Researchers from the University of Cambridge used a numerical experiment to determine the limits of matt structural color – a phenomenon which is responsible for some of the most intense colors in nature – and found that it extends only as far as blue and green in the visible spectrum. The results, published in PNAS, could be useful in the development of non-toxic paints or coatings with intense color that never fades.

 

Structural color, which is seen in some bird feathers, butterfly wings or insects, is not caused by pigments or dyes, but internal structure alone. The appearance of the color, whether matt or iridescent, will depending on how the structures are arranged at the nanoscale.

 

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Measurements of trace gases in planetary atmospheres help us explore chemical conditions different to those on Earth. Our nearest neighbor planet, Venus, has clouds that are temperate but hyperacidic. Here we report the apparent presence of phosphine (PH3) gas in Venus’s atmosphere, where any phosphorus should be in oxidized forms. Single-line millimeter-waveband spectral detections (quality up to ~15σ) from the JCMT and ALMA telescopes have no other plausible identification.

 

Sourced through Scoop.it from: www.nature.com

(CNN)A Japanese company has announced the successful test drive of a flying car.

Sky Drive Inc. conducted the public demonstration on August 25, the company said in a news release, at the Toyota Test Field, one of the largest in Japan and home to the car company’s development base. It was the first public demonstration for a flying car in Japanese history.
The car, named SD-03, manned with a pilot, took off and circled the field for about four minutes.
"We are extremely excited to have achieved Japan’s first-ever manned flight of a flying car in the two years since we founded SkyDrive… with the goal of commercializing such aircraft," CEO Tomohiro Fukuzawa said in a statement.

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A chemical you’ve likely never heard of has burst into the news thanks to scientists’ announcement that they have detected phosphine, which they say may be a sign of life, in the clouds of Venus.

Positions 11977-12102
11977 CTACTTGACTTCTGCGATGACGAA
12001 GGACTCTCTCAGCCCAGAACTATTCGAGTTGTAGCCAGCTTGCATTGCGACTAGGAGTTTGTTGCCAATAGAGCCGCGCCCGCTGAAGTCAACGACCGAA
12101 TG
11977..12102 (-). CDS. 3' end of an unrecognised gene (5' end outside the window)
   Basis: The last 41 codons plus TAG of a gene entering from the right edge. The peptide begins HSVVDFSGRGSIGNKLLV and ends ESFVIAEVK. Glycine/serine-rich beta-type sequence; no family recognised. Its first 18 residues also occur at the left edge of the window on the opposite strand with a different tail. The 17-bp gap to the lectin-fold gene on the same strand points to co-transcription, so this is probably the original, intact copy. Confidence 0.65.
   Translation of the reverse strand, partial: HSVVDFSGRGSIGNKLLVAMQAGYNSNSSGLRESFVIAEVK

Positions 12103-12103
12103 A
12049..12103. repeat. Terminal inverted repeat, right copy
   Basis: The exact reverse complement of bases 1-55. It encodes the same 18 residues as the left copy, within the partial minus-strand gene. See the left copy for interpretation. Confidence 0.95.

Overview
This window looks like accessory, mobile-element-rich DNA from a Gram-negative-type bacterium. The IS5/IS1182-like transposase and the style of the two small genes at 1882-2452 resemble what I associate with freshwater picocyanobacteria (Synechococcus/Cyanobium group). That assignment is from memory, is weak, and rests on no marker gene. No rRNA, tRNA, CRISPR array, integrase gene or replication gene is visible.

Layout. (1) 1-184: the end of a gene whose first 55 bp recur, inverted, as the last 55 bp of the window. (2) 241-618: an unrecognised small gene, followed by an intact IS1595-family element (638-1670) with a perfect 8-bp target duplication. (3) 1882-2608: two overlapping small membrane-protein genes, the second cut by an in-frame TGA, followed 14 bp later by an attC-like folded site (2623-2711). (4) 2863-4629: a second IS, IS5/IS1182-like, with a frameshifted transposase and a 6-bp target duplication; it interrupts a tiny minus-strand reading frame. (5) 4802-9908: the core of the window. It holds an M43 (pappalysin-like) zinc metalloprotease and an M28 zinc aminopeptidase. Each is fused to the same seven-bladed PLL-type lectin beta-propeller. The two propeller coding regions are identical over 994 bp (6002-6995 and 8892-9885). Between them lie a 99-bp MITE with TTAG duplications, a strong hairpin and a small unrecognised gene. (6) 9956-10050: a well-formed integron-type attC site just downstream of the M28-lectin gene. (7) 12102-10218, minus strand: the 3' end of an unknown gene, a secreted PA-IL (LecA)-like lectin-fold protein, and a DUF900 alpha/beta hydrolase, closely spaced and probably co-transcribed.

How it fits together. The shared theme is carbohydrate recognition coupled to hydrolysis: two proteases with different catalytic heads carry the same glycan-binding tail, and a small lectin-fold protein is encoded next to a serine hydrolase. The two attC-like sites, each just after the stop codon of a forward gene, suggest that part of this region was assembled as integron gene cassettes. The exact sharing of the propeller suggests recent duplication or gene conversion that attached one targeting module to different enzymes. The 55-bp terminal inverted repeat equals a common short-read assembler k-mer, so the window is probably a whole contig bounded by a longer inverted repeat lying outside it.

Here’s everything you need to know about phosphine, the strange chemical detected in the atmosphere of Venus.

Sourced through Scoop.it from: www.space.com

Using a new machine-learning algorithm, MIT researchers have identified a powerful antibiotic that can kill a wide range of species of pathogenic bacteria, including some that are resistant to all known antibiotics.

 

The computer model, which can screen more than a hundred million chemical compounds in a matter of days, is designed to pick out potential antibiotics that kill bacteria using different mechanisms than those of existing drugs. "We wanted to develop a platform that would allow us to harness the power of artificial intelligence to usher in a new age of antibiotic drug discovery," says James Collins, the Termeer Professor of Medical Engineering and Science in MIT’s Institute for Medical Engineering and Science (IMES) and Department of Biological Engineering. "Our approach revealed this amazing molecule which is arguably one of the more powerful antibiotics that has been discovered."

 

 

Sourced through Scoop.it from: news.mit.edu